African slum

To round off the year before I go on holiday, I thought I’d share a few things I’ve learnt about African cities from Africa’s Urban Revolution1 – a new edited volume that’s been doing the rounds.

To get things rolling, here’s an overview of how urban Africa has become (I didn’t realise the extent of this). It’s now the world’s most rapidly urbanising continent, with more city dwellers than Europe, Australasia, North America or South America – only Asia has more. 40% of Africans now live in urban areas, according to the UN definition, and the urban population is expected to double in the next two decades or so. Part of this growth will come from migration from the countryside, but most will be due to the natural growth of existing towns and cities. Most urban residents, it goes without saying, continue to live in slums.

Infrastructure and planned housing to accommodate this growth is only rarely being provided. But the reasons for this only partly relate to a lack of institutional and financial capacity at local level. More profoundly, there appears to be a denial among national policy makers that an ‘urban revolution’ is actually taking place.  Edgar Pieterse describes this as a “prevailing government attitude that urbanisation is something bad or undesirable that needs to be prevented and, failing that, reversed through effective rural development policies, leading to a refusal to provide for the ‘illegal’ urban dwellers”.  He goes on to explain that

“many national governments…hold a deep disdain for urban life and the ‘modern corruption’ and defilement of pure African identities found there, which are seen as essentially a product of the exploitative colonial experience. From this perspective, African urbanism is a material expression of Western dominance and vice, and therefore something that is only grudgingly acknowledged and engaged with”.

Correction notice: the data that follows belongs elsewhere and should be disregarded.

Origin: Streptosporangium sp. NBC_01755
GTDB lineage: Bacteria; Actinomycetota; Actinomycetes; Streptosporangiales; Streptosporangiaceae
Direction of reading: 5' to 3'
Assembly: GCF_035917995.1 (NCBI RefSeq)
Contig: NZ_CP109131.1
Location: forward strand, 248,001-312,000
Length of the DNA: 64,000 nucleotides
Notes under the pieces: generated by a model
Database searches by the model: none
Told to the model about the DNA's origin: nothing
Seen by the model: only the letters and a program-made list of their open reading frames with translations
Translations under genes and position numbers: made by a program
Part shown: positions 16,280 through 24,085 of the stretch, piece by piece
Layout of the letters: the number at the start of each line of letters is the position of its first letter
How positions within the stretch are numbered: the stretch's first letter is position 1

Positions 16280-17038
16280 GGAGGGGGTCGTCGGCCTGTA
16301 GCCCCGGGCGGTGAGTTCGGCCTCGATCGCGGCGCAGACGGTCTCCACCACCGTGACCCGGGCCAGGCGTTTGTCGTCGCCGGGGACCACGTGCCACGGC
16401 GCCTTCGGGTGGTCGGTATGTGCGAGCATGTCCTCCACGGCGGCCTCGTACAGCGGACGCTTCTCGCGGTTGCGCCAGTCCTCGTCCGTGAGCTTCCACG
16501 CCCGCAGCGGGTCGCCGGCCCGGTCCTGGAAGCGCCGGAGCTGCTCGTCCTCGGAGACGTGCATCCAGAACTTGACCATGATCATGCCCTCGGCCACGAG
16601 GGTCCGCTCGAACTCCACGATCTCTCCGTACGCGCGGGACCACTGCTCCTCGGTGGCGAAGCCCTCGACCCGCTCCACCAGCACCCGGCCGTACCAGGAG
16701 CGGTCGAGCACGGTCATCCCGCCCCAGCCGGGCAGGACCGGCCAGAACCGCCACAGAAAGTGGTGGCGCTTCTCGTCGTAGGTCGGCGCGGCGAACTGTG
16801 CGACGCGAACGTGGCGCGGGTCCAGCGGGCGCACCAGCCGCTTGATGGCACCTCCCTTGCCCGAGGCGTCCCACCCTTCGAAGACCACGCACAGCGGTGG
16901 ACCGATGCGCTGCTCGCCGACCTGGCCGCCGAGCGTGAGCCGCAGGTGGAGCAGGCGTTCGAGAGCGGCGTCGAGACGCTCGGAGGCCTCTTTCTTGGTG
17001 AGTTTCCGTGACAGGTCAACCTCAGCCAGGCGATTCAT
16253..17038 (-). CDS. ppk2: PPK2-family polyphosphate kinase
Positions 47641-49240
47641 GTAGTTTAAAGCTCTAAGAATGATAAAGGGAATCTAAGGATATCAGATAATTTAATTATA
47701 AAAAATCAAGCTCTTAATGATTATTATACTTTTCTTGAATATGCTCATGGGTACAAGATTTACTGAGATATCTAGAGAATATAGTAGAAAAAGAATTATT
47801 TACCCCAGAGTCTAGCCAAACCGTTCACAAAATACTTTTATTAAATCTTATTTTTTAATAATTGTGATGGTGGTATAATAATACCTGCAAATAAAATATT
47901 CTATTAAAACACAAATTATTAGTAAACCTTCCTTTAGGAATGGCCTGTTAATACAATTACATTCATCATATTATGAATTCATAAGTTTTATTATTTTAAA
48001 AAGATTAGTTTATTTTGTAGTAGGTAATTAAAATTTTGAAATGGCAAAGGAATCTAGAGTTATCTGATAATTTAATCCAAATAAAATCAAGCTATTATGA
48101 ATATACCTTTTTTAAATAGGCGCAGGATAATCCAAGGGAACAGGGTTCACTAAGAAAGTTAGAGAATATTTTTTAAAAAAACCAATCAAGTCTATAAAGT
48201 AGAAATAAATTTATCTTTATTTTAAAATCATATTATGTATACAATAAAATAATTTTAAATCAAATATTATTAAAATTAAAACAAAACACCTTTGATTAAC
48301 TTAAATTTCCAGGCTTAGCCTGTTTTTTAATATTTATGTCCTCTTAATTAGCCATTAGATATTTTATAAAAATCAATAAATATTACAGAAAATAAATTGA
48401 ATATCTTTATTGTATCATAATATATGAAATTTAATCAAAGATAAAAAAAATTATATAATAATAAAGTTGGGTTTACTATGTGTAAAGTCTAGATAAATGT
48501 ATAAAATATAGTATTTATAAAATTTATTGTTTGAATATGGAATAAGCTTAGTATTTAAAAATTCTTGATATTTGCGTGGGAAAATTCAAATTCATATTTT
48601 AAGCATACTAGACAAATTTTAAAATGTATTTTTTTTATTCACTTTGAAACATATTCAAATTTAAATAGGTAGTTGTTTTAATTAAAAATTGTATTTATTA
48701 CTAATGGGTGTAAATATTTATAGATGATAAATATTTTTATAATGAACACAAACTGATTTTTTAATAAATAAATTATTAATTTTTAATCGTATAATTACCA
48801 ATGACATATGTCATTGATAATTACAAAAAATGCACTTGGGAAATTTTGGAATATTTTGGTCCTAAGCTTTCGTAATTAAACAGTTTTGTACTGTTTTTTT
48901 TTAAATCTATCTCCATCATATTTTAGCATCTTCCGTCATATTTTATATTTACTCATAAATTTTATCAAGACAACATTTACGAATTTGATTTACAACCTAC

The (often rather neoliberal) arguments we hear about the inevitably beneficial potential of urban life may therefore meet with a rather unreceptive audience in Africa.  Such arguments are problematised by another set of arguments in the book (nicely summarised, along with some of their implications, on the Global Urbanist blog). These relate to the general understanding that urbanisation and economic growth go hand-in-hand. Urbanisation is seen as necessarily driven by economic growth – and rapid growth by industrialisation in particular. But this relationship doesn’t appear to hold true for Africa, which in many cases has experienced ‘urbanisation without growth’. Equally, the evidence is far from clear that African urbanisation has always led to economic growth. The fact of urbanisation, in short, doesn’t in itself give us hope for Africa’s future.

All this only feeds my growing suspicion that we have become dangerously entranced by the increasingly dominant discourse that cities are the key to global sustainability. What I argue in my own research – in a nutshell – is that the idea of the ‘city’ itself is poorly conceptualised in much related policy making around the world.

But now you’ve got me started. So I’ll stop there, with wishes for a happy August.


31 July 2014, London



1 Parnell, S. & Pieterse, E. eds. (2014). Africa’s Urban Revolution. London: Zed Books.